Work-life blending is on its way to becoming the new work-life balance.
It’s quickly becoming one of the most commonly used terms in HR departments, businesses, and with marketing execs everywhere.
This work style model encompasses the concept of a harmonious relationship between personal and professional obligations.
Work-life blending: What is it?
Work-life blending, as the term implies, is a blended model of work and life.
This model is characterized by the blurring of boundaries between work and life, as well as the blurring of boundaries between home and workplace.
Work-life blending is a new way of working that allows you to blend your personal life with your professional life.
This blurred boundary allows people to manage their time more effectively and efficiently to achieve a better work-life balance.
You might have a 9-5 job, but you can work from home, the office, or both.
Work-life blending offers an opportunity for people to be more productive at work and more relaxed in their personal lives.
Work-life blending can take many forms depending on the individual and circumstances.
Some people may choose to work four days a week and spend three days at home. Some may want to work two days at home and two days in the office. Others may want to work one day at home and one day in the office.
Forms of work-life blending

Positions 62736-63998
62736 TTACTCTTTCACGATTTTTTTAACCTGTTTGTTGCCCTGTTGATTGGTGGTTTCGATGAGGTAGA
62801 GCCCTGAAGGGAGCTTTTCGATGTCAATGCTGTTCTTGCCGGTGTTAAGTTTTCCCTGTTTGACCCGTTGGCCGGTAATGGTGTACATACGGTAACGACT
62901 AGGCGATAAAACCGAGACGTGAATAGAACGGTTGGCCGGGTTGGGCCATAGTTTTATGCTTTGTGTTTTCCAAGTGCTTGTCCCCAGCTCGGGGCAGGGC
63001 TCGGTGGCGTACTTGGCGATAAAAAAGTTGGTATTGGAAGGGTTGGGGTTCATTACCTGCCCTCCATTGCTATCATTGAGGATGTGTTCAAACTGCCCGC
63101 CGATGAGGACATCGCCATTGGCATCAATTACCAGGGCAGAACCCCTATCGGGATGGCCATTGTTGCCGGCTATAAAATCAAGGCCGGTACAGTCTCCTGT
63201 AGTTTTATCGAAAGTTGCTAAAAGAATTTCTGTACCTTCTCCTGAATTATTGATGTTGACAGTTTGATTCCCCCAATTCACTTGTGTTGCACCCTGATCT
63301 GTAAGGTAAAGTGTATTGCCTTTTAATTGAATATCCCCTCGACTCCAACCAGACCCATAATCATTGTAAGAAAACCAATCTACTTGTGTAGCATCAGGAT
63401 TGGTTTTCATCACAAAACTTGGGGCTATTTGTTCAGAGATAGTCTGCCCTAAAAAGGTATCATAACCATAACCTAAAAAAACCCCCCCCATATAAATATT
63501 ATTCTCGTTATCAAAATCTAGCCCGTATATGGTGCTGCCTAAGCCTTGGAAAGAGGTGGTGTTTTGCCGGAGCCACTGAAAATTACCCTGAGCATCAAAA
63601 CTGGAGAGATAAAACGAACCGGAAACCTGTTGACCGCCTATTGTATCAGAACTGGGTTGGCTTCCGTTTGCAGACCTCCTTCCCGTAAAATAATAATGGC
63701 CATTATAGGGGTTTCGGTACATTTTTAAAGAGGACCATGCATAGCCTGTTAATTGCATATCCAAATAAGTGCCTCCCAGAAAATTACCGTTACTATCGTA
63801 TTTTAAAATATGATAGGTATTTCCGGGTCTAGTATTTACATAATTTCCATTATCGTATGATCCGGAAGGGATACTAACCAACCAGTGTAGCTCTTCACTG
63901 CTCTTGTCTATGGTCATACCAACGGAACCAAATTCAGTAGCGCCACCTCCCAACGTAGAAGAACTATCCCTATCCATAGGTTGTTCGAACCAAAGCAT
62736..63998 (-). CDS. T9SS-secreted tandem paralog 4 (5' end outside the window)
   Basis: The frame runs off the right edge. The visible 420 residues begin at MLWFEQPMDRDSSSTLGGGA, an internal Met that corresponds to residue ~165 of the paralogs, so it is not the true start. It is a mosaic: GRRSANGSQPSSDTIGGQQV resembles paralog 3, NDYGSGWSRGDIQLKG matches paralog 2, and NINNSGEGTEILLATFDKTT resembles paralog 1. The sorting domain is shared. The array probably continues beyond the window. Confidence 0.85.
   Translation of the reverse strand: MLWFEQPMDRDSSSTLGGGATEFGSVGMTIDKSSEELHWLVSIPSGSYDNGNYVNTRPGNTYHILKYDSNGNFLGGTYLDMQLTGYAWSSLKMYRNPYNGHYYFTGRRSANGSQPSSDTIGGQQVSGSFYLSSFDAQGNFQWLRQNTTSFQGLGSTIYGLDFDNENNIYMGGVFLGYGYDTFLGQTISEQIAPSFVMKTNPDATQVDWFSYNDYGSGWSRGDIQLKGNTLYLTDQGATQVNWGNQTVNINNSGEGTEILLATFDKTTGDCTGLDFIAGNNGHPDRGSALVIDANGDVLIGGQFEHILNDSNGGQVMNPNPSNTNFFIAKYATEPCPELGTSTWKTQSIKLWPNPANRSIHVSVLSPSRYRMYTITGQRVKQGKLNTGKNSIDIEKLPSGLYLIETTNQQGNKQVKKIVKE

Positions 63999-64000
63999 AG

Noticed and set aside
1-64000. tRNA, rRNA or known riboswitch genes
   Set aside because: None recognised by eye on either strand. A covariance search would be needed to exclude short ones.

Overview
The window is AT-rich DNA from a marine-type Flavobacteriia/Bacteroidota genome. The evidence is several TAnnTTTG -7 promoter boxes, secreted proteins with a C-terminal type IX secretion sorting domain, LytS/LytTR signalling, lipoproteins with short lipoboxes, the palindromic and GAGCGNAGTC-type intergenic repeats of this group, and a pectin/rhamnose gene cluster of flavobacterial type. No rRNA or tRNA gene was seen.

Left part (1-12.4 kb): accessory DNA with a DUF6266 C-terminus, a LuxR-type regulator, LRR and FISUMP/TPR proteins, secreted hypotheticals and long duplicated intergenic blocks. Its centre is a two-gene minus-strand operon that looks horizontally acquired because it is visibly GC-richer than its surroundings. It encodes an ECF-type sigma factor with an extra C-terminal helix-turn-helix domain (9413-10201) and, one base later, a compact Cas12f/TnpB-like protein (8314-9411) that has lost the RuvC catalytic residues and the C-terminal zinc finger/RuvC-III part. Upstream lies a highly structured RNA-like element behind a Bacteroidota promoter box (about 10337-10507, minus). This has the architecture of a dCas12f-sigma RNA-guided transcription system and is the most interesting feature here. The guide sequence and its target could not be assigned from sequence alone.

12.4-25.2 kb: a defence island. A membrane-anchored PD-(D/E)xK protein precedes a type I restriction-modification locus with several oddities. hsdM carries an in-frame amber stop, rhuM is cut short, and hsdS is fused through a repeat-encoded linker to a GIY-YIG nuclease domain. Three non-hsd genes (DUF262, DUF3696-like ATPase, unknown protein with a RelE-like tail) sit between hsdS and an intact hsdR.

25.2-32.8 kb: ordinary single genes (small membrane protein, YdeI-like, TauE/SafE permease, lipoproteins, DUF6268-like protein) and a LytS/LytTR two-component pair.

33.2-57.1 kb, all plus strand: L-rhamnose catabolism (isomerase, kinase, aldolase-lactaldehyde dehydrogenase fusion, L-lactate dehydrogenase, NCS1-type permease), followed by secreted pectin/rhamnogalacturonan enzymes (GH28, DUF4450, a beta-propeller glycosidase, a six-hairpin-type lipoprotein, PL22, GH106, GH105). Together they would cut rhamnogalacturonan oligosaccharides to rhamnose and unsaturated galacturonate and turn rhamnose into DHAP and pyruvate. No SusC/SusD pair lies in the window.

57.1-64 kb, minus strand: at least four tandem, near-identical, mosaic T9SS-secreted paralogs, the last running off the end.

As mentioned earlier, work-life blending can take on many forms, depending on which works for each individual:
Blended work weeks
Some people work four days per week, spending Monday through Thursday at their office and working from home on Fridays.
Others work three or two days per week from their home office or remote location.
Many companies encourage their employees to work remotely at least some of the time, whether they’re working from home or driving to the office less often.
Some even offer unlimited vacation time as long as employees meet their goals and deadlines.
Some companies offer flexible or flexitime schedules to their employees.
With flexible schedules, employees can execute their tasks at their own leisure – provided that they can produce the same output within a set period of time.
For example, instead of clocking in from 9 am to 5 pm, employees can clock in from 9 to 11 am. They can do something else from 11 am until 3 pm, and finish the rest of their shift from 3 pm onwards.
How work-life blending differs from work-life balance
At a glance, work-life blending may not look all that different from work-life balance.
The primary reason for this confusion is both models involve balancing the responsibilities of one’s job and the affairs of one’s personal life.
However, work-life blending shouldn’t be confused with work-life balance.
There are certain differences between the two.
For one, the work-life balance model still involves setting a boundary between work and personal life.
This often entails having an equal amount of allotted time between one’s work and personal life – a barrier separating work and personal life.
A clear example is an employee taking a vacation and not doing anything work-related (e.g., no checking emails, no answering phone calls, no looking at the workplace group chat).
This isn’t the case with work-life blending.
In this model, an employee’s work blends into their personal life, hence the term work-life blending.
With the work-life blending model, the same employee on vacation may still take phone calls from his boss or answer work emails.
However, the employee makes a conscious effort to maintain a healthy balance between his time on vacation and still being updated at work.
Balance to blending: The exodus to work-life blending
Work-life balance has long been a popular corporate buzzword, particularly among younger workers.